11. TEA report
Katharina Rebay-Salisbury and Roderick Salisbury summarised their first year as TEA Editors and plans for TEA future. While the newsletter must keep the achievable PDF version, it should become more interactive, allowing, for example, comments on TEA articles. The iMIS system and new website will facilitate this effort. Members are urged to contribute reports and opinion pieces on events, and to consider political essays, etc. The proposed debate topic for 2016/2017 is Open Access and the ownership of archaeological information. The deadline for submissions to the Winter issue is 15 January.
12. Reports from the Working Parties, Committees and Round Tables
Nurcan Yalman, EAA Vice-President, introduced reports from the below EAA Working Parties and Committees:
- MERC (Dries Tys)
- Professional Associations in Archaeology Committee (Mark Spanjer)
- Committee on Archaeological Legislation and Organisation in Europe (Maria Pia Guermandi and Jean-Paul Demoule)
- Working Group on Archaeology and Gender in Europe (Nona Palincas)
- Working Party integrating the Management of Archaeological Heritage and Tourism (Annemarie Willems)
- Archaeology and the EU Environmental Impact Assessment Directive (Karen Waugh)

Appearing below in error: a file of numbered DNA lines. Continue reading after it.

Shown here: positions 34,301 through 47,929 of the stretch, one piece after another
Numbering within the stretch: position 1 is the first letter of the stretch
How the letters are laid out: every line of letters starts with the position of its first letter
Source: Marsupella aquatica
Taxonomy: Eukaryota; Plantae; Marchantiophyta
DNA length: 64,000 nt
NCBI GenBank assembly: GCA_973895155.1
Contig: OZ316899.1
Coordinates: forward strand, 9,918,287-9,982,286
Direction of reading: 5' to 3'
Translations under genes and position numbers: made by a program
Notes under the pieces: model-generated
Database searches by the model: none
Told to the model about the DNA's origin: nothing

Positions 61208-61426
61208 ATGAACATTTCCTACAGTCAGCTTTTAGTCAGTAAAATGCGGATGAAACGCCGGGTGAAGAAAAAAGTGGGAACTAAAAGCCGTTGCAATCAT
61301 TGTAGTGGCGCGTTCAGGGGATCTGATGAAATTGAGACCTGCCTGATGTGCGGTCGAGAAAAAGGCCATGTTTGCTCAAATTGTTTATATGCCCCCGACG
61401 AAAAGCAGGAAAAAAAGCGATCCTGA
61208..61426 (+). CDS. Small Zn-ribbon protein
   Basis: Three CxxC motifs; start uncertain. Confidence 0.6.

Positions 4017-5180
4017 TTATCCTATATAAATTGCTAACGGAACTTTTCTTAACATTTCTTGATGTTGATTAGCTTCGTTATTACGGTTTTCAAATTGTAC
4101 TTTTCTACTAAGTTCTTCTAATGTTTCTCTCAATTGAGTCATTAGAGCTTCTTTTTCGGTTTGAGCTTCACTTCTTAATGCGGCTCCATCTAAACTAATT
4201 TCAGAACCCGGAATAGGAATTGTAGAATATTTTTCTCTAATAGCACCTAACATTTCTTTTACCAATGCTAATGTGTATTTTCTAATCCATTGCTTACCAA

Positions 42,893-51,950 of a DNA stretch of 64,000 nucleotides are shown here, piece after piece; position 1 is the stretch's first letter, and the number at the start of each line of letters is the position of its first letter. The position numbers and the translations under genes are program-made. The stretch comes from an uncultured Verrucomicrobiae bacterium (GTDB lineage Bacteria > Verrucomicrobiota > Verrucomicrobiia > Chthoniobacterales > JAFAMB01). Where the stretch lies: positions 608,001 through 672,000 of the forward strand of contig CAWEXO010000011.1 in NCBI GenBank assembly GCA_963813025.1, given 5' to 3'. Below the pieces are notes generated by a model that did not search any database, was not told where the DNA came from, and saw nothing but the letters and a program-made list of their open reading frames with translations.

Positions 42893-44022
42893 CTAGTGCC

- Political Strategies for the EAA Committee (Sophie Hüglin and Rai Karl)
- Committee on the Teaching and Training of Archaeologists (Rai Karl)
- The Nearch (New scenarios for a community-involved archaeology) Project (Kai Salas Rossenbach)
Two Working Groups have not reported at the AMBM:
- EAA and EAC Working Group on Farming, Forestry and Rural Land Management
- Working Group in Public Archaeology
Working Parties and Committees are urged to submit reports to TEA and to actively use their web page in iMIS. A pre-conference session of Working Parties and Committees representatives will be held in Maastricht. The EAA Executive Board has stated within the Strategic Plan that it intends to use the Working Parties and Committees expertise more effectively in informing its decisions.
13. Election results
According to the Statutes, the EAA Executive Board consists of (max.) 10 elected members: 3 Officers, an Incoming President elected one year before the term of office, and 6 Ordinary Members (one of them appointed as Vice-President). This year, the posts of Treasurer, two Ordinary Executive Board members, and a Nomination Committee member become vacant. The period of service is 3 years and the elected candidates will serve from 2016 to 2019.
The Nomination Committee (composed of Tim Darvill, Arkadiusz Marciniak and Margarita Díaz-Andreu) met on 6 May and divided the nominations received in groups based on gender and country. Personalised election materials were circulated via e-mail on 7 July. The 413 valid votes (332 received on-line, 79 at the conference ballot box, 2 by e-mail, none by post) were counted by EAA Secretary Marc Lodewijckx, Nomination Committee member Margarita Díaz-Andreu, TEA Editor Katharina Rebay-Salisbury, and EAA Financial Administrator Krisztína Pavlíčková. The elected candidates are shown in bold below.